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September 2, 1999

Lleyton Hewitt

Flushing Meadows, New York City

USTA: Questions for Lleyton?

Q. Were you having trouble with the serve in the third set?


Q. Yeah.

LLEYTON HEWITT: Probably. His serve got better as the match went on. He started off pretty rusty at the start. For sure, at the end of the third set I was starting to struggle, particularly in the tiebreaker as well. He served his best in the whole match was the fourth set, and that was the set that I won. I knew that if I could keep holding on, I'd get that opportunity. He sort of threw in a couple of doubles in that game and sort of got me back to 30-all, and then I was pretty confident every time I got a second serve on him. But he got better as the match went on.

Q. How did the ankle play?

LLEYTON HEWITT: Pulled out well. Strapping was a little bit tight. But apart from that, it pulled out well.

Q. Are you surprised you've gotten back this quickly, playing so well?

LLEYTON HEWITT: I think so. I think I've always been lucky in the past. When I have been fresh and sort of come in to a tournament after a few weeks' break, I've always played well. It's sort of shown in Adelaide the last couple of years when everyone sort of had holidays and that, and I came out at my hometown and came out and played well there. So I think that was a bit of a bonus as well. You know, it was tough for me sort of having four weeks off. After I was hitting the ball so well and coming off that Davis Cup victory as well.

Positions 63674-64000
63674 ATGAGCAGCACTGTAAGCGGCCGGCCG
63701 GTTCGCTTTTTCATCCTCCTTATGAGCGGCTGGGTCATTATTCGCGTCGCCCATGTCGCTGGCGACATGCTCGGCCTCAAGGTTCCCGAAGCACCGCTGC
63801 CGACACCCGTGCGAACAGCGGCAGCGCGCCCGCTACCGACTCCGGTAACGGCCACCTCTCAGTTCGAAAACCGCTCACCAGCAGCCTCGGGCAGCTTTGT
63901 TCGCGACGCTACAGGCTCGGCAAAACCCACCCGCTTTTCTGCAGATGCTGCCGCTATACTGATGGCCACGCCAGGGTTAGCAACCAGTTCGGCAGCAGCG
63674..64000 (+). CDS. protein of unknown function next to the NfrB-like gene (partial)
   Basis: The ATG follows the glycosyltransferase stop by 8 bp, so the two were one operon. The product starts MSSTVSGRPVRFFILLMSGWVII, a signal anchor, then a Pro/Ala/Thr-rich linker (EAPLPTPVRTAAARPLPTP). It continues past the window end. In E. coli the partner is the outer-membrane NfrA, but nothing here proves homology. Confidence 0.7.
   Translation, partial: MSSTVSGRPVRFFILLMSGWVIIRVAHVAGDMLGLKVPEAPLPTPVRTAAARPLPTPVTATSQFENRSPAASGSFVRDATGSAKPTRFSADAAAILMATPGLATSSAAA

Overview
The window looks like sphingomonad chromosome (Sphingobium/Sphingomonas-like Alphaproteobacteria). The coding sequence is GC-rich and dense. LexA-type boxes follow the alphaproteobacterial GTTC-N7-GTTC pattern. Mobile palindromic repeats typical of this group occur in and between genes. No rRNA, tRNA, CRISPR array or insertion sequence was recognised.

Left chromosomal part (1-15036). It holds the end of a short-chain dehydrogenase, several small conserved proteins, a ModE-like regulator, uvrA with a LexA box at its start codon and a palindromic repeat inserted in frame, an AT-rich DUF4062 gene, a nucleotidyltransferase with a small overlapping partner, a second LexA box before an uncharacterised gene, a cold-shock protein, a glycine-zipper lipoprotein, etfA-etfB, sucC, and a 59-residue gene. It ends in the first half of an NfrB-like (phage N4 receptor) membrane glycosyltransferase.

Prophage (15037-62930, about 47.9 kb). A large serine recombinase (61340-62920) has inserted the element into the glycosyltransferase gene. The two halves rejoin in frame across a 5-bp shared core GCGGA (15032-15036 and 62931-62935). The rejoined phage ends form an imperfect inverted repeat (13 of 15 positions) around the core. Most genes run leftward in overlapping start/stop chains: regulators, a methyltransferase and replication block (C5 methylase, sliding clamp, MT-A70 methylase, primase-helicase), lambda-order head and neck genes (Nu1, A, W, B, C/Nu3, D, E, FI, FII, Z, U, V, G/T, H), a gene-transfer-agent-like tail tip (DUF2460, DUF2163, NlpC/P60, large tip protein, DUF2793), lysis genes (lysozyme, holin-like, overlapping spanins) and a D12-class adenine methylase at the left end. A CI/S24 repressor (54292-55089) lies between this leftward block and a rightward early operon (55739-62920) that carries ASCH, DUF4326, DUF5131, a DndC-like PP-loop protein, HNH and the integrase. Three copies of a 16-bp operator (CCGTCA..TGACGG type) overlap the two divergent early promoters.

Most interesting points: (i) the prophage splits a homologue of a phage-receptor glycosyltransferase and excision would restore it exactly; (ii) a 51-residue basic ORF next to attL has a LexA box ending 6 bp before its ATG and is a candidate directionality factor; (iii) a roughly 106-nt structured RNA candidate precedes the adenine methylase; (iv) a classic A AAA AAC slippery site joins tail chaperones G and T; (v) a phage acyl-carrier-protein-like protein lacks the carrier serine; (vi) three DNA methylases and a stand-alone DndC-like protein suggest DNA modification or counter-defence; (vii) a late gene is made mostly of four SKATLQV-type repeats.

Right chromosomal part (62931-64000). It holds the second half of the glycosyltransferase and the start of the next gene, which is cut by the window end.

Q. Lleyton, it looks pretty conceivable you'll have gone from being the rookie of the Davis Cup Team to possibly, in two weeks, being the leading man?

LLEYTON HEWITT: Yeah, it's unbelievable, isn't it? Everyone's getting injured. My timing could have been good.

Q. Can you talk about that?

LLEYTON HEWITT: I'm still hot from Petr, and Pete getting better soon. But obviously there is a cloud over both of those two, and possibly still a little bit of a cloud over myself as well with the ankle, even though I have passed the first two matches and that. I've got to go in there, I've got a job to do, and I suppose I was -- even if I was the No. 2 player, I had to try and beat both the guys anyway. I don't think it's going to be a big step for me going as the No. 2 player into the No. 1 player, and I'd probably rather be the No. 2 player and playing the fifth match on the final day. So, but, you know, I think we've got -- the good thing is we've got a lot of depth in our team. Whether we call on Wayne Arthur, Jason Stoltenberg to play the second singles, you know, Woody, we've got so many combinations in the doubles as well, which helps.

Q. What's the current team now?

LLEYTON HEWITT: The four that were named, Pat Rafter, Mark Philippoussis, Mark Woodforde and myself.

Q. And what happened with Todd Woodbridge? You don't know?


Q. Todd Woodbridge? No?

LLEYTON HEWITT: I think Newc figured there was a cloud over a couple of us in the singles, and Newc figured that we had -- there's four singles instead of just the one doubles that we've got to win. So he thought that we might as well throw in, at that time and stage, we might as well throw in three singles players ahead of Woody there. He felt any three of us could have played with Woody as well.

Q. Have you had conversations with John Newcombe in the last few days about all of this?

LLEYTON HEWITT: No, just a bit of a joke. Everyone's getting injured. We'll sit down -- probably everyone's going to sit down maybe at the end of this week, during this week, I'm not sure. Newc suggested we all sit down and talk about the situation now and what's the best team to sort of put into the grass when we play against Russia.